Days Km: 742, Total Km: 10581
So a short hop from Samarkand to the border, into Tajikistan then a bit of riding through the mountains arriving in Dushanbe in time for tea. Sounds like a lovely day? We thought so too.
Well unfortunately this is one of those instances where old Bruce and Brad’s lack of research let the team down. Turns out that lovely yellow line on the map that happily struts across the border near Samarkand is, in fact, only strut-able by locals. Us funny foreigners have to go a couple of hundred Kms north. Great.
Not to let a little thing like grumpy border guards get in the way of our cheery moods off we set back the way we came.. In fact that’s not entirely fair, the chap at the border was rather lovely with a large smile on his face as he gesticulated with his loaded machine gun informing us we should bugger off, he even went so far as to help us pull out the map and show us the clearly marked border closed sign. But in my opinion any border guard that turns us away, as a general rule should be grumpy and so therefore for the purpose of this story there were thunderclouds above his head.. Either way it looks like we’d be spending an extra day riding through Uzbekistan..
Once again it was straight roads of never-ending nothing unfortunately only made better by the friendly smiles along the way. But eventually, as evening rapidly approached and a couple of wrong turns later we came upon our second border post for the day and lo and behold that too, it turns out is a local prerogative only and so once again we were chivvied away without so much as a hello. These chaps really were rather grumpy… This was where the lovely Uzbek locals came to our aid and with our map spread across a car bonnet they showed us a border post which they assured us we’d actually be able to cross, they even went so far as to escort us out of town with a hoot or 7..
And so it was with the sun was just beginning to give up for the day that we made it to our third and thankfully last border post. A bit of paperwork, some cheery guards, they’re allowed to be cheery as they let us through, and the ritual bag search which basically just ends up as us showing off our photography skills as they peruse every photo on the camera more from boredom than anything else I’d say, and we made it into Tajikistan.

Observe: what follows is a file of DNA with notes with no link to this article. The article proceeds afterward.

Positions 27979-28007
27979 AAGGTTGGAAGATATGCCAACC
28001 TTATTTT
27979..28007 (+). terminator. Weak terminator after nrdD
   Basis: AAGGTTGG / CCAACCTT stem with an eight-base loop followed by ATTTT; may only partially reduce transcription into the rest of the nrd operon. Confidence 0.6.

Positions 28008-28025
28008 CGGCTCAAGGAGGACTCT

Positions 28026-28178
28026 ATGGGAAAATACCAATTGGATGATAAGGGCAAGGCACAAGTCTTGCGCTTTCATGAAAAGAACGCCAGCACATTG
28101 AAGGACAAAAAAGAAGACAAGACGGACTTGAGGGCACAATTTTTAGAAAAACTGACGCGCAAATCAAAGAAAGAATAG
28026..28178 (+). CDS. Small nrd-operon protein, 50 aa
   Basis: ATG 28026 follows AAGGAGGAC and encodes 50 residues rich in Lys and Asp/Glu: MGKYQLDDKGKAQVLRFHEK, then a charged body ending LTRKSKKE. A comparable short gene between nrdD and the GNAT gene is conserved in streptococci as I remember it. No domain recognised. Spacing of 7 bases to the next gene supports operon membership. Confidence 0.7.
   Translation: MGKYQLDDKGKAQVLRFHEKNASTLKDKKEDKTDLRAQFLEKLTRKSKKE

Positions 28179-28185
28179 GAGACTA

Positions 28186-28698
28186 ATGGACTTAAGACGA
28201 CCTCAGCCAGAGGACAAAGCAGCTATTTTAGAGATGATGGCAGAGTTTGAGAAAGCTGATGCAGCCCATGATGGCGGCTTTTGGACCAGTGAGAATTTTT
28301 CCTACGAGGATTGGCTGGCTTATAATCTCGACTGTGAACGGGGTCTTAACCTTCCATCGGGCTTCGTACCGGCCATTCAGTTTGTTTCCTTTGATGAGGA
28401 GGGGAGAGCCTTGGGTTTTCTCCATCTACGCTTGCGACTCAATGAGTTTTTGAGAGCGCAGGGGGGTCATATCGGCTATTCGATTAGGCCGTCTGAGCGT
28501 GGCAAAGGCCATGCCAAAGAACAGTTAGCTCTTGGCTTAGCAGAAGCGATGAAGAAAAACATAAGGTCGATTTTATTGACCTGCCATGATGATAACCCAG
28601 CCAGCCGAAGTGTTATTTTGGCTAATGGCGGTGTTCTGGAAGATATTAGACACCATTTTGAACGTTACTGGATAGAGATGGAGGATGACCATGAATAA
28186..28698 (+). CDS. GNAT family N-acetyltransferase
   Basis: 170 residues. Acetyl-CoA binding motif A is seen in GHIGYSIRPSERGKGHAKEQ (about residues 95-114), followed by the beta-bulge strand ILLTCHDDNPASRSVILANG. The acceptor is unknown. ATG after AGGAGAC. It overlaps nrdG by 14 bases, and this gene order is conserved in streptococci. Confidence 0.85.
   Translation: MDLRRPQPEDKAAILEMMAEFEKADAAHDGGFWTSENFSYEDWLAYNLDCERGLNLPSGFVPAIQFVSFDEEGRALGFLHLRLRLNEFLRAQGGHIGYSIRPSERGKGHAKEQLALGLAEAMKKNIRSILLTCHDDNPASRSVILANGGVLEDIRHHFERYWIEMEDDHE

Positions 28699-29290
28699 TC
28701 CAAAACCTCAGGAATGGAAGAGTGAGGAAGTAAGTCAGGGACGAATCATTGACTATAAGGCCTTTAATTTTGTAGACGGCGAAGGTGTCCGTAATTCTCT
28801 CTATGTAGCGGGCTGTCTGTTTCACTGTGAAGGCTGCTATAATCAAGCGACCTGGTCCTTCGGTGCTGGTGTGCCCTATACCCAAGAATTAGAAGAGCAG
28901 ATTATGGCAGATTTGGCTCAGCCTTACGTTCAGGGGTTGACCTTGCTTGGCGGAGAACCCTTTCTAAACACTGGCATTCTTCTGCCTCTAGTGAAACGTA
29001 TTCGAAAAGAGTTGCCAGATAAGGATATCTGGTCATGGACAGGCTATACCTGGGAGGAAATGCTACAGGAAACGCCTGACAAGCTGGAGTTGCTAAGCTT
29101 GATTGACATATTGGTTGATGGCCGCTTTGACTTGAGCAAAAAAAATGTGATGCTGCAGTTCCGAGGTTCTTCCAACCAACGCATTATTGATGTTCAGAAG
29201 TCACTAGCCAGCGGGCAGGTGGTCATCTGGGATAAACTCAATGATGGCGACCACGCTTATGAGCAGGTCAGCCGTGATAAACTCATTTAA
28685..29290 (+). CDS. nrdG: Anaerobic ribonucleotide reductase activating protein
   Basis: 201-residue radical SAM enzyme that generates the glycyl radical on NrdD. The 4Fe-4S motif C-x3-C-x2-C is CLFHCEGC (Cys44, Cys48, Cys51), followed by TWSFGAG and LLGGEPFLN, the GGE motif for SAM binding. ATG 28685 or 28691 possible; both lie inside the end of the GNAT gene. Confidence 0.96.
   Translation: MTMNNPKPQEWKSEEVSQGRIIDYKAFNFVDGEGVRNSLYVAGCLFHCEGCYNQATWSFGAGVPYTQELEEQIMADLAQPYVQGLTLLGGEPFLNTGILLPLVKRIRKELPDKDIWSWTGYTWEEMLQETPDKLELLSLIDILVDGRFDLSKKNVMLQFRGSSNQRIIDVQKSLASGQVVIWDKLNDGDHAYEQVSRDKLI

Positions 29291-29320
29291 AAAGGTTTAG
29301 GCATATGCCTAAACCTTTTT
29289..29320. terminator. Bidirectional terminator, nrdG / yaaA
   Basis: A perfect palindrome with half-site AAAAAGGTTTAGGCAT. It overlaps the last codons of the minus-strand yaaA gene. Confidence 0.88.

We where in, but we definitely weren’t making Dushanbe today as we’d pretty much been travelling in the wrong direction most of the day and so it was into the foothills to pitch the tents next to a lovely little irrigation canal coming down from the mountains. Now when I say next to, at the beginning of the night that’s exactly what I meant however thanks to what I can only assume was some over excited raining up in the mountains somewhere, next to said irrigation canal became in said irrigation canal.
Luckily we hadn’t quite turned in yet and could scamper up the slope a bit, the bikes however were left to fend for themselves in the growing puddles.. Morning found us relatively well rested and the morning’s entertainment for the local goat-herd and his 17 goats. So after packing up and many a cheery wave to our new mate we were back onto the road and off to Dushanbe, First stop a morning swim at the lake. As when in Tajikistan do as the locals do, and it seemed a Sunday jaunt to the lake is definitely what the locals do, the place was heaving.
From there it was off out of the plains to slowly wind our way up into the Fann mountains. Rolling green hills slowly give way to a more rugged and wild land of sheer cliffs and rocky slopes. And then finally the edge of the road quite literally becomes the edge of the mountain altogether, creating sheer drops that are as breathtakingly beautiful as they are mind bogglingly terrifying.
It’s only once you reach the second tunnel that you experience true fear however. On the map it states dangerous tunnel, I think they down played it a tad. It’s 5 kms of utter darkness, not a single light flickers in its depths. As it slowly winds its way down into the bowels of the mountain we felt as if we’d been swallowed for good, never to see the light of day again. To top it all off a fair bit of water has decided it’s a great new way down the mountain and so not only is it cold but wet as well, doing its best to obscure what little light our headlights produced by fogging up the helmets. I think I can speak for the both of us here when I say we were extremely excited to see the light at the end of the tunnel.
Once we were through and the hearts had calmed down a bit we were treated to some gorgeous riding and beautiful curves descending the mountains all the way to Dushanbe.
It was an incredible days riding dampened only by the fact the I was very close to shitting my pants the entire time. Unfortunately the bad belly had come at back at me with a vengeance. Apparently Bruce could quite literally watch the shades of colour draining from my face throughout the day, which for a colour blind chap such as Bruce is quite a feat.. I’m going to give myself a pat on the back here and say it was quite an effort of will that saw me through the day and us riding into Dushanbe, the land of the western toilet, in the early evening. Bruce made a pretty damn fine nurse so a fair bit of credit goes to him as well…